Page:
This is a continuation of the review from last week.
Last week’s post discussed Indigenous peoples in the Adirondacks before European settlement: Iroquois, Abenaki, and Mahican nations pre-contact and later Algonquian peoples displaced by English settlement along the Atlantic coast. According to Melissa Otis, much of the 1700s was characterized by indigenous accommodation of Euro-colonial hunters and trappers and a few settlers. Shared land use was negotiated through family alliances, often cemented by intermarriage. The period after the Revolutionary War brought a sharp increase in violence and upheaval as colonial expansion continued.
The violence itself was not altogether new. Before European contact, Iroquois and Algonquian peoples sometimes came into violent conflict over shared resources and disputed territories. What changed was the inability of indigenous groups to collectively resolve disputes. Euro-Americans had the upper hand. Even accounting for the primitive legal establishment, acts of aggression against indigenous people were under-prosecuted. Otis was not able to name a single trial for murder or violent aggression where the White perpetrator was convicted. Many Euro-American settlers, trappers, and businessmen continued negotiating with indigenous peoples on friendly terms; others simply took what they wanted, backing up their claims with violence. Still others, nursing hostility through prejudice or historical grievances, simply lashed out in unprovoked aggression. Copious amount of alcohol consumed by both White and indigenous men did not help the situation.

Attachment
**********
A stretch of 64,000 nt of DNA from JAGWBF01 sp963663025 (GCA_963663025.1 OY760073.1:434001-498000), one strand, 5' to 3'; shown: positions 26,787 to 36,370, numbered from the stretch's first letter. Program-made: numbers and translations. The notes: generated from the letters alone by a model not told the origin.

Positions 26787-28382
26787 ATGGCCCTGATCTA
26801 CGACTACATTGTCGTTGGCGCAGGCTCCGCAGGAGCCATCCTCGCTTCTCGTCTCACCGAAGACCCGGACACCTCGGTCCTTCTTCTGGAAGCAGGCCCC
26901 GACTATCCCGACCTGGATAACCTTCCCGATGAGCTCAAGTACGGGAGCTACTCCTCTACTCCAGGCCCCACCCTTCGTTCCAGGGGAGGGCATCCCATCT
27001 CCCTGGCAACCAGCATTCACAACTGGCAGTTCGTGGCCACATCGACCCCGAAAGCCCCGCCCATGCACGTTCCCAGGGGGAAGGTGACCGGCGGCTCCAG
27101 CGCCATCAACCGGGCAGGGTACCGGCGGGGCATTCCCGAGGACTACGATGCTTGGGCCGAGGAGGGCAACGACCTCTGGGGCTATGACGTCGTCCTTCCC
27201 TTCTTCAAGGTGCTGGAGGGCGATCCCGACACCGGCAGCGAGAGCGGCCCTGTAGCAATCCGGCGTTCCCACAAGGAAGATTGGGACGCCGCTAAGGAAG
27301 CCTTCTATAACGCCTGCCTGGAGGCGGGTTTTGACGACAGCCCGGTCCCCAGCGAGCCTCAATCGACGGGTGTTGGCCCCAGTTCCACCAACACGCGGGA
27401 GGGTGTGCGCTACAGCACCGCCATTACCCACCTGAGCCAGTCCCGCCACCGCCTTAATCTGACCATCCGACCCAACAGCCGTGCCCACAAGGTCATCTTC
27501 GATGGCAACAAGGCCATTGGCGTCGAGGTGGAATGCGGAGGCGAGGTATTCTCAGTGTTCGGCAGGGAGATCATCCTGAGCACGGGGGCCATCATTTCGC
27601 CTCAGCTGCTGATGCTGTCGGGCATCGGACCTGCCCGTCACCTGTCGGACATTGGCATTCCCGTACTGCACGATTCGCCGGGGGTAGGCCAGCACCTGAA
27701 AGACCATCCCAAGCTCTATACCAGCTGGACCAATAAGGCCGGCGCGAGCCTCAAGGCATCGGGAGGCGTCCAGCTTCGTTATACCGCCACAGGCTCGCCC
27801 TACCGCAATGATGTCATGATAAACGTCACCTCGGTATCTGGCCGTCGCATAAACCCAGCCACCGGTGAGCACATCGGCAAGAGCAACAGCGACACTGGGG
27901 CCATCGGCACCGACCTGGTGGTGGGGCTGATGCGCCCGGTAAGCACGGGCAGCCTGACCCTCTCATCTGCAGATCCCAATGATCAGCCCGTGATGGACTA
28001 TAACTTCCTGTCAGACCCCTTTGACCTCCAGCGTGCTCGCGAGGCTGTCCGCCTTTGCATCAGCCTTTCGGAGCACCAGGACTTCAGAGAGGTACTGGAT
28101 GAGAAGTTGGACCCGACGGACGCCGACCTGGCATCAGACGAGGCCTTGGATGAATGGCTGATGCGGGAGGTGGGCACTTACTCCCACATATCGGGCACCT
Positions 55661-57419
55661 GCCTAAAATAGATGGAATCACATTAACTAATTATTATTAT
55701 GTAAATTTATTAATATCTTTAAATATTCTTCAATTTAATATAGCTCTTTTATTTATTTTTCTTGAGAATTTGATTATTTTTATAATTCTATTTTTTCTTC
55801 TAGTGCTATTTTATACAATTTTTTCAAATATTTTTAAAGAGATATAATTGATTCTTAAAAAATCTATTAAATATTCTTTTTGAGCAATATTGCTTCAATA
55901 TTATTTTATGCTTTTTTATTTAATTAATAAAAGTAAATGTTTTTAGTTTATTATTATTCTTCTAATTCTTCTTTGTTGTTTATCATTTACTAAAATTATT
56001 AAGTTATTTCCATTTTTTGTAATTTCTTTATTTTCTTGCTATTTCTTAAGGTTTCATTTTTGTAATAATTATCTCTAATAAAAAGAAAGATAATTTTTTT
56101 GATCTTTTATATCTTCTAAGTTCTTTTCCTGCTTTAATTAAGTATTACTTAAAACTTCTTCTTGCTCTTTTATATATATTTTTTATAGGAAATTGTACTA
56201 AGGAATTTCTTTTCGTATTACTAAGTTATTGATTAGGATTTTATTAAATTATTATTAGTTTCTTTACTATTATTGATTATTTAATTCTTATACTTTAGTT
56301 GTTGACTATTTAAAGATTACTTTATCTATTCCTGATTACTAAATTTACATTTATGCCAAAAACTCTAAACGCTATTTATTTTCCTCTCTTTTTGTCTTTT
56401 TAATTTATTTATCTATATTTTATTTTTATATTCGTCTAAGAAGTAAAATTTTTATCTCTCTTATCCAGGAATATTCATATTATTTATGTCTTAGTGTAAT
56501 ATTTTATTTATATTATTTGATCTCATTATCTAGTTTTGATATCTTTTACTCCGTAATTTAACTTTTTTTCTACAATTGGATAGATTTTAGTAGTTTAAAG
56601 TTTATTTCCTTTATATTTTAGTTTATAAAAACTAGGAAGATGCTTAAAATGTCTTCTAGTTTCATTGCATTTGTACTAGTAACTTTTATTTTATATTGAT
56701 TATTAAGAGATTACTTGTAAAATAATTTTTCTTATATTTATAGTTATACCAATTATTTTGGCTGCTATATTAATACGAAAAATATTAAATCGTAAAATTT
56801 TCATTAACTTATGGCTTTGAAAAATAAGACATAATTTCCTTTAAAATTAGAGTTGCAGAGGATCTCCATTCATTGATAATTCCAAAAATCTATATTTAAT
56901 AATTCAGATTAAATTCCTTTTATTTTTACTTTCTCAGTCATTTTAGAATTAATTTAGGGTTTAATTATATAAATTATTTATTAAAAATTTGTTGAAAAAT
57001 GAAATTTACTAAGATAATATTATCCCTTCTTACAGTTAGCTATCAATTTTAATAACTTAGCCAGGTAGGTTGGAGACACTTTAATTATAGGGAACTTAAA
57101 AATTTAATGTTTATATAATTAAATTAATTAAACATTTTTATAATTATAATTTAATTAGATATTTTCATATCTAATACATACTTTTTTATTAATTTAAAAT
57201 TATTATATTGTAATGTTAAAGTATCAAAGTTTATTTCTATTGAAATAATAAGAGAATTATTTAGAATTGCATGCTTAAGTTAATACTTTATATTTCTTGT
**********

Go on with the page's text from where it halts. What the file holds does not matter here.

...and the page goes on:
As competition with White trappers increased, mining and lumbering became established, and settlement expanded, indigenous groups found it more difficult to support traditional ways of life. Access to hunting and fishing territories became limited and animal populations declined. Euro-Americans appropriated Abenaki and Mohawk seasonal camps, claiming these peoples, with territories on both sides of the border, were in fact “Canadian Indians.” Dependence on the emerging wage economy further fractured indigenous communities and attenuated traditional practices.
There are two stories told about colonialism in America. In one story, the one usually told about the Adirondacks, the land was empty and unused, available for settlement. In another, acknowledged in more populated areas of the country, the people already living on the land were either massacred or uprooted in forced relocations. The indigenous people in the Adirondacks were not massacred, even though sporadic deaths by violence went unatoned. Nor were they physically relocated en masse, even though many moved away as traditional livelihoods evaporated. Neither story fits, although indigenous peoples did lose land, traditions, and social cohesion.
The next installment will discuss how indigenous people in the Adirondacks adapted to changing circumstances in the second half of the nineteenth century.